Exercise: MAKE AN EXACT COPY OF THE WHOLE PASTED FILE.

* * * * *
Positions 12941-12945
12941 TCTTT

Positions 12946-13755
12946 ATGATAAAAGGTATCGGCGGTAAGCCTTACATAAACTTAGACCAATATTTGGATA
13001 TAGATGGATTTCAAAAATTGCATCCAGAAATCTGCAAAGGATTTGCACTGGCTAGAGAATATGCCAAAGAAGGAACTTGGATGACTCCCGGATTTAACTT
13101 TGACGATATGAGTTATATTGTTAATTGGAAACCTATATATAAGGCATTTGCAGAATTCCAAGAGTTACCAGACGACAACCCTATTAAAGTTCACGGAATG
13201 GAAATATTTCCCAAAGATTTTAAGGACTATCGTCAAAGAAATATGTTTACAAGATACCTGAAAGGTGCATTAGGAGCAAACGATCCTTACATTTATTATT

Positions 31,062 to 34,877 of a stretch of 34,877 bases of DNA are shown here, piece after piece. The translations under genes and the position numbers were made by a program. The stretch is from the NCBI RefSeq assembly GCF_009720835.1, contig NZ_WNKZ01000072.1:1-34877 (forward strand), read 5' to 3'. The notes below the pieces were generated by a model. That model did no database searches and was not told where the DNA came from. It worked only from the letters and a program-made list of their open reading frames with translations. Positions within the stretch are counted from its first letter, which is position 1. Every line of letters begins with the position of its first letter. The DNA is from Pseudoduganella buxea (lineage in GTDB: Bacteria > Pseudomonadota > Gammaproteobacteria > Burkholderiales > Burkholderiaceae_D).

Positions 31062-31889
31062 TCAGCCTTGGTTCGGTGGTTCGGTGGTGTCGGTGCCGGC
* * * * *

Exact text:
Positions 12941-12945
12941 TCTTT

Positions 12946-13755
12946 ATGATAAAAGGTATCGGCGGTAAGCCTTACATAAACTTAGACCAATATTTGGATA
13001 TAGATGGATTTCAAAAATTGCATCCAGAAATCTGCAAAGGATTTGCACTGGCTAGAGAATATGCCAAAGAAGGAACTTGGATGACTCCCGGATTTAACTT
13101 TGACGATATGAGTTATATTGTTAATTGGAAACCTATATATAAGGCATTTGCAGAATTCCAAGAGTTACCAGACGACAACCCTATTAAAGTTCACGGAATG
13201 GAAATATTTCCCAAAGATTTTAAGGACTATCGTCAAAGAAATATGTTTACAAGATACCTGAAAGGTGCATTAGGAGCAAACGATCCTTACATTTATTATT

Positions 31,062 to 34,877 of a stretch of 34,877 bases of DNA are shown here, piece after piece. The translations under genes and the position numbers were made by a program. The stretch is from the NCBI RefSeq assembly GCF_009720835.1, contig NZ_WNKZ01000072.1:1-34877 (forward strand), read 5' to 3'. The notes below the pieces were generated by a model. That model did no database searches and was not told where the DNA came from. It worked only from the letters and a program-made list of their open reading frames with translations. Positions within the stretch are counted from its first letter, which is position 1. Every line of letters begins with the position of its first letter. The DNA is from Pseudoduganella buxea (lineage in GTDB: Bacteria > Pseudomonadota > Gammaproteobacteria > Burkholderiales > Burkholderiaceae_D).

Positions 31062-31889
31062 TCAGCCTTGGTTCGGTGGTTCGGTGGTGTCGGTGCCGGC